Data shows the coronavirus is disproportionately affecting minority communities. Local leaders are trying to keep that to a minimum around here.
Unity Point Trinity Health says that 23% of Latinos tested in the Quad Cities come back positive for the virus. African Americans tested are coming back positive 46% of the time.
Both groups represent roughly 7% of the Quad Cities population, each.
“A lot of it comes down to the socioeconomic disproportion of race that we see in our community,” Daniel Joiner, UnityPoint Trinity’s Diversity and Community Impact officer said. “When you look at the types of high-exposure jobs, that minority communities have in our community. When we look at access to care in our community, As well as just trying to figure out what to do, and accessing resources about COVID-19.”
Joiner says that’s the reality that minority communities face during the pandemic. In addition to following CDC guidelines on social distancing joiner says people should be making sure their houses are thoroughly cleaned.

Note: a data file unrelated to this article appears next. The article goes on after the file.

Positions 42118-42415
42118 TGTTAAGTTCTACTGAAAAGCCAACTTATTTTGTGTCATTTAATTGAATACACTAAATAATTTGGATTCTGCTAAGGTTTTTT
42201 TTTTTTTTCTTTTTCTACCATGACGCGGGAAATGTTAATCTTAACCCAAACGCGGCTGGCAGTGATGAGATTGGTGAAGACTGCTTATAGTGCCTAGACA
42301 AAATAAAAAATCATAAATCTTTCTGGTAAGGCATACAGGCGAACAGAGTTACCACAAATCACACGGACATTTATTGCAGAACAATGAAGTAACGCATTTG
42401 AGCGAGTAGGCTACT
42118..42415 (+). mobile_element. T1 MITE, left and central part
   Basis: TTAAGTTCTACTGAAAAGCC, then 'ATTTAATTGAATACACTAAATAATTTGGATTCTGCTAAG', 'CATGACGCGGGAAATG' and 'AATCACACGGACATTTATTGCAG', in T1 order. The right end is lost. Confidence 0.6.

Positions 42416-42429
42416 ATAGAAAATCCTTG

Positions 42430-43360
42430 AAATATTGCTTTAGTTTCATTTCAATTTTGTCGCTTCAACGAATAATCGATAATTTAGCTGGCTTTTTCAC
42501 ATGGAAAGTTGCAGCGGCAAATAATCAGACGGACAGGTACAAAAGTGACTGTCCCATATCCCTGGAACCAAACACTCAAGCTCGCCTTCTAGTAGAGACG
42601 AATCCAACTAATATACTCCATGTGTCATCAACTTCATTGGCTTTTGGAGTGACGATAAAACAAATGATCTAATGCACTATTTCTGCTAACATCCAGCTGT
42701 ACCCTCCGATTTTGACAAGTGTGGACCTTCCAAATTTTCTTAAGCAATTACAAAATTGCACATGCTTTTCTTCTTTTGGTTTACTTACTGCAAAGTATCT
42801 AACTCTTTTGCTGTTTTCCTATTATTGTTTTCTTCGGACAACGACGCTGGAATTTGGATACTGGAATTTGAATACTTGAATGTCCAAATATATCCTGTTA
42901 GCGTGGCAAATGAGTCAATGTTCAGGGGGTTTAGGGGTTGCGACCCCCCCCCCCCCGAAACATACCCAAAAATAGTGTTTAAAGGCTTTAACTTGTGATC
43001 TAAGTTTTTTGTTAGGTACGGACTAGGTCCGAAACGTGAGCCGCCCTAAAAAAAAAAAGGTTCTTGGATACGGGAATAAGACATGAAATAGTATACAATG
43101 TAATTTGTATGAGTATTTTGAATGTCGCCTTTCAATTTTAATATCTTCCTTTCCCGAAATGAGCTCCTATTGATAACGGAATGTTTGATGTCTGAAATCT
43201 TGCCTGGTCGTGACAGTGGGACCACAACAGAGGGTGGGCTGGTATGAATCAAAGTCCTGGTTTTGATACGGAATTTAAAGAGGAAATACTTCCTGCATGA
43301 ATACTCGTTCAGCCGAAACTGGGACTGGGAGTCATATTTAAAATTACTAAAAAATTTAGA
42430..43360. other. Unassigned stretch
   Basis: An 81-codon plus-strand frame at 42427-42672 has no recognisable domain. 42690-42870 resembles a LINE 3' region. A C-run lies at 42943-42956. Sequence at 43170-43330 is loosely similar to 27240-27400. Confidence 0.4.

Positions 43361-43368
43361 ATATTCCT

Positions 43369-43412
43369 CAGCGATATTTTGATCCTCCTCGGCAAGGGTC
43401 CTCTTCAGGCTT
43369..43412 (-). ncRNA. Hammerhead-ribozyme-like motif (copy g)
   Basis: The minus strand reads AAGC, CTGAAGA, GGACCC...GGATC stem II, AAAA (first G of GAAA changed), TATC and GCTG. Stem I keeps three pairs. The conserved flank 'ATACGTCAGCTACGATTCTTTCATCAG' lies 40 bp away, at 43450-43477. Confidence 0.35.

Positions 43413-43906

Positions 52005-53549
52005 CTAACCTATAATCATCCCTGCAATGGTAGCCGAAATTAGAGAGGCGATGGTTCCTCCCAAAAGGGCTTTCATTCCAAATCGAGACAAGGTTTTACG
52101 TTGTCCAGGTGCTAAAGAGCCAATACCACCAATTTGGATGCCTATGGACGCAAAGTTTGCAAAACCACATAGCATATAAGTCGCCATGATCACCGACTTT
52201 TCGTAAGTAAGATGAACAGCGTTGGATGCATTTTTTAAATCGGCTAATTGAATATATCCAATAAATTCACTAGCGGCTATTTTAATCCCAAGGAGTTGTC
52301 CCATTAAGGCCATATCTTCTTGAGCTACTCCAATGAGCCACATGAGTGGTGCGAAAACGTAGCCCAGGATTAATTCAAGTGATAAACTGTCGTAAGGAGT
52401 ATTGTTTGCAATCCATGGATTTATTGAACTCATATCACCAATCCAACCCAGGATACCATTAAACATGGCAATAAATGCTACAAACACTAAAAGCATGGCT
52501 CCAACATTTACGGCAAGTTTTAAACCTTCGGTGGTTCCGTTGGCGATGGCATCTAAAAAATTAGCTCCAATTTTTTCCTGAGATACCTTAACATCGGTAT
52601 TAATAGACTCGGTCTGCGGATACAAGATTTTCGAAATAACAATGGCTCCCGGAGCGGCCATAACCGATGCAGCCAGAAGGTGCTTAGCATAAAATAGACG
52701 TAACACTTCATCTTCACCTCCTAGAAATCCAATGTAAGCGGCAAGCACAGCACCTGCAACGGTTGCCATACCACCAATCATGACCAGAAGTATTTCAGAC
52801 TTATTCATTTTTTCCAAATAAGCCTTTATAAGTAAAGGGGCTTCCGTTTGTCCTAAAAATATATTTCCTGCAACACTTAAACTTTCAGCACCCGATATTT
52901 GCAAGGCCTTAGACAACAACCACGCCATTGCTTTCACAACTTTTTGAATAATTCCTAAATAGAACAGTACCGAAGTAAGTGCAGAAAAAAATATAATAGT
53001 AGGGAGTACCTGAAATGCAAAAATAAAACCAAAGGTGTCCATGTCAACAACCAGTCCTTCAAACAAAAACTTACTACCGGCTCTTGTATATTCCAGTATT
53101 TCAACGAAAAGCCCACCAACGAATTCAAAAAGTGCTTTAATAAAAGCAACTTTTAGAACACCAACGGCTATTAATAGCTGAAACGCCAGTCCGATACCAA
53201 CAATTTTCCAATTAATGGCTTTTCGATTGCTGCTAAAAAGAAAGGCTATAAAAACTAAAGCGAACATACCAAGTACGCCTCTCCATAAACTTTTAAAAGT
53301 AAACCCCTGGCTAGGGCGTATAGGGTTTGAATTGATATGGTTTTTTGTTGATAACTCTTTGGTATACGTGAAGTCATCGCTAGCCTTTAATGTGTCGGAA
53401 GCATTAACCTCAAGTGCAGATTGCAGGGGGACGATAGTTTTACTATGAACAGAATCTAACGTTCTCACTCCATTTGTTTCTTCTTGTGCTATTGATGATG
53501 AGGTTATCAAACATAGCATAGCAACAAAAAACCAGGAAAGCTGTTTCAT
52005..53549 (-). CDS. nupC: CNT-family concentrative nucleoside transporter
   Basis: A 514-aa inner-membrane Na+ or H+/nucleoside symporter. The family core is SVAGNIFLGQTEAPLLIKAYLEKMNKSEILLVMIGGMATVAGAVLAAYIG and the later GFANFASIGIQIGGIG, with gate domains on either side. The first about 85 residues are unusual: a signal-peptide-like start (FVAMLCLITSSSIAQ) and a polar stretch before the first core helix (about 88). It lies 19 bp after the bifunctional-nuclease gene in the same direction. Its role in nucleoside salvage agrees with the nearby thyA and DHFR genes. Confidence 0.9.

The Metropolitan Youth Program, who traditionally meet in person, and serve many kids from minority communities, say that now they’ve moved activities like dance practices and drumline online to keep kids active and engaged.
“My daughter who actually she loves to do a lot of dancing, she has been making a lot of videos and sending it over social media to our members,” Yosava Robinson, an adult leader for the program said. “And giving them chances to learn new moves, and to learn new steps.”
Robinson says that the most important thing parents can do is to keep their kids occupied.
“So I say take the time to embrace your children, because life is too short and you just don’t know.”